Acting as master of ceremonies, Alexi Lalas wasted no time implicitly confirming what we all knew. With Major League Soccer commissioner Don Garber and the league’s newest owner arriving at Wednesday’s announcement via helicopter, MLS confirmed that Home Depot co-founder and Atlanta Falcons owner Arthur Blank would own the league’s 22nd franchise, adding Atlanta to the list of new teams that will anchor the league’s efforts in the U.S. Southeast.
“We are thrilled to welcome Atlanta to Major League Soccer as our 22nd team,” the commissioner said in a statement, distributed by the league. “Atlanta is one of the largest and most diverse markets in North America and has a rich tradition in sports and culture.
Atlanta had emerged as the clear favorite for the league’s next expansion franchise after Garber spoke favorably about the city’s candidacy in a late-winter teleconference. Now, with the league having confirmed the team’s entry, one that will begin play in 2017, MLS’s vision for the U.S. Southeast is complete. Joining franchises in Orlando City SC and David Beckham’s presumed team in Miami, Atlanta will try to reestablish a presence in a region in which Major League Soccer has previously failed.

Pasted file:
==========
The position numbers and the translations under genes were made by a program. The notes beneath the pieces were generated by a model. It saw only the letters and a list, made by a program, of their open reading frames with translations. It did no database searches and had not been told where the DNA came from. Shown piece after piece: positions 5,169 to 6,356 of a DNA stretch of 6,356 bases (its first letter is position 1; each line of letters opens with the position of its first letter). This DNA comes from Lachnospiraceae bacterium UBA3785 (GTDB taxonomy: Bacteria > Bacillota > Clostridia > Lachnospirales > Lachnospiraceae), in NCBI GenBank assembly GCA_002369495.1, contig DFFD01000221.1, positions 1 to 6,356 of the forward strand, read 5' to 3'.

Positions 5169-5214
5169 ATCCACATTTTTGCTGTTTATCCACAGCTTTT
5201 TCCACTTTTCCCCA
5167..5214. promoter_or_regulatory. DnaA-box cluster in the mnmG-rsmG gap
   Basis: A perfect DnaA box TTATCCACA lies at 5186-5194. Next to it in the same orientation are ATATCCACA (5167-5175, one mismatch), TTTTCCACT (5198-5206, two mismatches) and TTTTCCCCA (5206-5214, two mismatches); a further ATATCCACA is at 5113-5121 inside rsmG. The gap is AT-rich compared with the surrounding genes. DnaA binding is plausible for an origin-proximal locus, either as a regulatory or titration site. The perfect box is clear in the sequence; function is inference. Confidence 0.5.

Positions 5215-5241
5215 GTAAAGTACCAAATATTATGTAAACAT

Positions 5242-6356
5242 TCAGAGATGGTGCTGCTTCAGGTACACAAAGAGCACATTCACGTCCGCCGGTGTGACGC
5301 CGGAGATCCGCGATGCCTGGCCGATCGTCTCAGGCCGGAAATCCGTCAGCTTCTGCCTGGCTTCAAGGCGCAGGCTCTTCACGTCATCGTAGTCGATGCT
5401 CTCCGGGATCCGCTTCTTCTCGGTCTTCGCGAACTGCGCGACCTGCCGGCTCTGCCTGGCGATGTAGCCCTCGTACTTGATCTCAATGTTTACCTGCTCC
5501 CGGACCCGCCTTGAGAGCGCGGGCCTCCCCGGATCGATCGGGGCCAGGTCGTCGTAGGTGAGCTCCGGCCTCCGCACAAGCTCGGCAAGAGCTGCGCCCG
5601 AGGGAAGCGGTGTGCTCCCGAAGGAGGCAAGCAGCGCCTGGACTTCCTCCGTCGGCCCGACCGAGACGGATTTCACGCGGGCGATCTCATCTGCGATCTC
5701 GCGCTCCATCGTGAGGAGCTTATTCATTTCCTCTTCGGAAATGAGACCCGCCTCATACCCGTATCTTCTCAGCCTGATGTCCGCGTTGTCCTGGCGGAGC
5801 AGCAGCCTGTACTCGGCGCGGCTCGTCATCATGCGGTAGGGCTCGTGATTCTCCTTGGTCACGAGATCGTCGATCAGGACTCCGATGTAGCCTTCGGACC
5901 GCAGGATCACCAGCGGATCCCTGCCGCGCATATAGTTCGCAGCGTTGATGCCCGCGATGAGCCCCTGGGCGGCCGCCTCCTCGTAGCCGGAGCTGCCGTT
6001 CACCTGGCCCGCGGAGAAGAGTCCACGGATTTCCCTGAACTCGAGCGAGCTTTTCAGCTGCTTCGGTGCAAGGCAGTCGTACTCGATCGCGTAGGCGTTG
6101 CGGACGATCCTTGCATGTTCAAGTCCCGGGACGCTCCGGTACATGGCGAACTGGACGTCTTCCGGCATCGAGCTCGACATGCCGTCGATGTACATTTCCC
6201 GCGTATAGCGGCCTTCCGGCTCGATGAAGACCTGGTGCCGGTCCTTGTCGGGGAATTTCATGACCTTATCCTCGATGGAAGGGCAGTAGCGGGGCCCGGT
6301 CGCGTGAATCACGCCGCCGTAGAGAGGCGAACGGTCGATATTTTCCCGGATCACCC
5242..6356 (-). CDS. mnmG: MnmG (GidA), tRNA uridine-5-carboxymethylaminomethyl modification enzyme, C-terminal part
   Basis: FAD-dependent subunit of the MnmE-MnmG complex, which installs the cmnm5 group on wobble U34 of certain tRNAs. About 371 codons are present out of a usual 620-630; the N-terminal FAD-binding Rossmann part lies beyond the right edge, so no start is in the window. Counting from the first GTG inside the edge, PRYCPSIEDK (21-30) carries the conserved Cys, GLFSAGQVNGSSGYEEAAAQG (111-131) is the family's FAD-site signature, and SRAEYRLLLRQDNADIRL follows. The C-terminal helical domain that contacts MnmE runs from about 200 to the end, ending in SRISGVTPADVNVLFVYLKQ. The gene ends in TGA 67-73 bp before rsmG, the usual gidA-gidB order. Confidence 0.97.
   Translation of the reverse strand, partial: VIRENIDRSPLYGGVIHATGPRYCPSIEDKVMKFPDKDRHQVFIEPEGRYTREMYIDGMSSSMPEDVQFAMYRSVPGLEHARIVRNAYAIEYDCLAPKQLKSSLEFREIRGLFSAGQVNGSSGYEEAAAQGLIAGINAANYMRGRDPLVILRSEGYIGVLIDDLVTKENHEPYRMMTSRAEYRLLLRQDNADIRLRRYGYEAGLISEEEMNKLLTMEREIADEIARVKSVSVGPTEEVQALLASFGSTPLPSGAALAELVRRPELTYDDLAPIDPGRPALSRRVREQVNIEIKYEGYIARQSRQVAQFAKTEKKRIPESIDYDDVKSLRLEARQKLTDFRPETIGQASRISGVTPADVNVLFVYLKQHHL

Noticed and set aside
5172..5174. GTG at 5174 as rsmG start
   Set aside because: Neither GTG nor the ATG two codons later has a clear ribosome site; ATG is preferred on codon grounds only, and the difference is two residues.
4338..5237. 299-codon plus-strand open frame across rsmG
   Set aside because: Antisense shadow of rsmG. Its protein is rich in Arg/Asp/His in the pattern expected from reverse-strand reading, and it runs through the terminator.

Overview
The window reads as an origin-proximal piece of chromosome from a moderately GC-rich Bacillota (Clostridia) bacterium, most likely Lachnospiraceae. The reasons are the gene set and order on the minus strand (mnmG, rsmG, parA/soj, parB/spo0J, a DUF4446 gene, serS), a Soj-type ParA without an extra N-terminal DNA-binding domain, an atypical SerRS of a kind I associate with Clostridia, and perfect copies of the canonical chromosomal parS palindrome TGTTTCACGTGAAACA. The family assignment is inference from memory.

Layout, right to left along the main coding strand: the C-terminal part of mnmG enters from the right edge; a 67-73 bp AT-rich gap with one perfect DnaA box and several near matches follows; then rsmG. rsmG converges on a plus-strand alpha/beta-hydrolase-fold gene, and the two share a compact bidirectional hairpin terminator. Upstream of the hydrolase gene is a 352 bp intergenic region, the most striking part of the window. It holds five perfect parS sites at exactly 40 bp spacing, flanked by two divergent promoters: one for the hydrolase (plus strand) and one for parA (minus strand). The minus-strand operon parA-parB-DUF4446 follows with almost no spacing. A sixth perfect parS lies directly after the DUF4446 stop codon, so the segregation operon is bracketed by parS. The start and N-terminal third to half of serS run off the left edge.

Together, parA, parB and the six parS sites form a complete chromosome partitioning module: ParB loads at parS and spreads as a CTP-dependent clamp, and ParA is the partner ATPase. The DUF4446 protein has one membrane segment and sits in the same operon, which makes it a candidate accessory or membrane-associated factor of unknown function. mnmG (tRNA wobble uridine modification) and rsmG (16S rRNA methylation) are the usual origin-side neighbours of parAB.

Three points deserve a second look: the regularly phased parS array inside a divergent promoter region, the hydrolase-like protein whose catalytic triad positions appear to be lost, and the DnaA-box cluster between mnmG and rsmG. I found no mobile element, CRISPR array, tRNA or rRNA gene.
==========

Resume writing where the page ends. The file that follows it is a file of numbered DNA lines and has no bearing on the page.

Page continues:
(MORE: Atlanta, MLS don’t need to quiet doubts to be successful in the South)
“We are very excited to bring a Major League Soccer team to Atlanta,” Blank said, according to the league’s website. “[W]e believe our downtown stadium will become a destination for soccer fans throughout the Southeast for many years to come.”
The Tampa Bay Mutiny and Miami Fusion closed their doors in 2001, leaving lingering doubts as to the viability to professional soccer in the league’s southeast corridor. Emphasizing the importance or reestablishing MLS’s presence in that region, Garber spoke to the role Atlanta will play in the league’s growth, saying the city’s growth and diversity made it a target market for the quickly expanding league.
Garber confirmed the team will share a new venue with the Falcons, one that will open in 2013. According to Blank, the team will play on an artificial surface, with the venue’s seating allowing the NFL configuration to give way to a wider soccer arrangement with reduced seating. During the session’s question and answer segment, Blank indicated the expected capacity will be around 29,000, emphasizing “there will never be a game where NFL lines are shown on the field.”
In July 2013, Garber announced MLS’s intention to expand from 19 teams to 24 by 2020. Teams in New York, Orlando and potentially Miami had been previously announced, with Atlanta now set to occupy the league’s 23rd slot.